Motel 6 to Pay $12M to Settle Lawsuit over its Practice of Sharing Guest List to ICE

Motel 6

Motel 6 agreed to pay $12 million to settle a lawsuit accusing the company of violating the Consumer Protection Ac (CPA), Washington State’s anti-discrimination law and other statutes.

In its complaint, the Washington State alleged that Motel 6 voluntarily shared its guest lists to U.S. Immigration and Customs Enforcement (ICE) agents for more than two years.

Its guest lists contain personal data such as their names, driver’s license, passport, and green card ID numbers.

From 2015 to 2017, seven Motel 6 locations in Washington turned over the personal information of approximately 80,000 guests without their consents. Therefore, the company violated their privacy. Additionally, its disclosure harmed some guests as they lost their jobs, homes, and were separated from their families.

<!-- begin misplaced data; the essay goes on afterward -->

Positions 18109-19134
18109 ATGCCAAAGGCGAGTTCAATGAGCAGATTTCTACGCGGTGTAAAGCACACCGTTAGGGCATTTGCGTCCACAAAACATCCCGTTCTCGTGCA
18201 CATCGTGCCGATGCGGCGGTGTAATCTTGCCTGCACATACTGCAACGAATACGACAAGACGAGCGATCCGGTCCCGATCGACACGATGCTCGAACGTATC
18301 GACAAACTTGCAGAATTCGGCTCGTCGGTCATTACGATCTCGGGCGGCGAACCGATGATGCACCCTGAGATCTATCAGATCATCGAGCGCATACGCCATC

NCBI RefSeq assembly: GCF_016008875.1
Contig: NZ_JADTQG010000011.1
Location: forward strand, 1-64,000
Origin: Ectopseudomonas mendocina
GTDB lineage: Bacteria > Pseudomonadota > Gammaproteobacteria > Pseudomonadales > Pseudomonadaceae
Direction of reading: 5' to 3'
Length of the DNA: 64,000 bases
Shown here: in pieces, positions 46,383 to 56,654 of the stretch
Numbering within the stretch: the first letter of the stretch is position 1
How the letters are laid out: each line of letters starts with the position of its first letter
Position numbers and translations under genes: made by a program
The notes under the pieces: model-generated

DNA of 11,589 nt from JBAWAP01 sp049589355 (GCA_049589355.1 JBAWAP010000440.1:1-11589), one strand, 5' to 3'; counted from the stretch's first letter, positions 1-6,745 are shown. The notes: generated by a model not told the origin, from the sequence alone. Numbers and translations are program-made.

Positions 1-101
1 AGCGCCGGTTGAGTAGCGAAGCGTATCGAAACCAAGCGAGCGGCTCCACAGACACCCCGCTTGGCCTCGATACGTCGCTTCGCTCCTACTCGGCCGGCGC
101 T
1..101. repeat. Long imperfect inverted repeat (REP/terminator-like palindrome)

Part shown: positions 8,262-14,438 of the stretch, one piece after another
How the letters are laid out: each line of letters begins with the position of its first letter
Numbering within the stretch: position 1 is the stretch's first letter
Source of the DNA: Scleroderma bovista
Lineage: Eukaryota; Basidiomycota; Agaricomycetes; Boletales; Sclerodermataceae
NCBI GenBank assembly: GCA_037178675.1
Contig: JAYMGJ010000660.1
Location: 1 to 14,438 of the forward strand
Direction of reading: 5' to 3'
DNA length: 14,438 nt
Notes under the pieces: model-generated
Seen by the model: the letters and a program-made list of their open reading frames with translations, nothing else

The state argued that Motel 6 engaged in deceptive, discriminatory and unfair practices against guests by disclosing their private information to ICE agents.

Holding Motel 6 accountable for its unlawful practice

Washington State Attorney General Bob Ferguson announced the settlement with Motel 6 on Thursday.

As part of the settlement, the company agreed to stop sharing to ICE its guest list at all locations across the United States, unless there is a search warrant or a credible reason to believe that someone is in imminent danger.

In a statement, Ferguson said, “Motel 6’s actions tore families apart and violated the privacy rights of tens of thousands of Washingtonians. Our resolution holds Motel 6 accountable for illegally handing over guests’ private information without a warrant. Any other business that tries to violate Washingtonians’ right to privacy can expect to hear from my office.”

The Attorney General’s office will use the settlement fund for restitution and monetary damages to persons affected by the company’s wrongdoing.

Consumers who stayed at Motel 6 in Bellingham, North Everett, South Everett, South Seattle, South Tacoma and two SeaTac locations will be eligible for restitution.

Meanwhile, the company released a statement to USA Today, and said, “The safety and security of our guests, which includes protecting guest information, is our top priority, and we are pleased to be able to reach resolution in this matter.”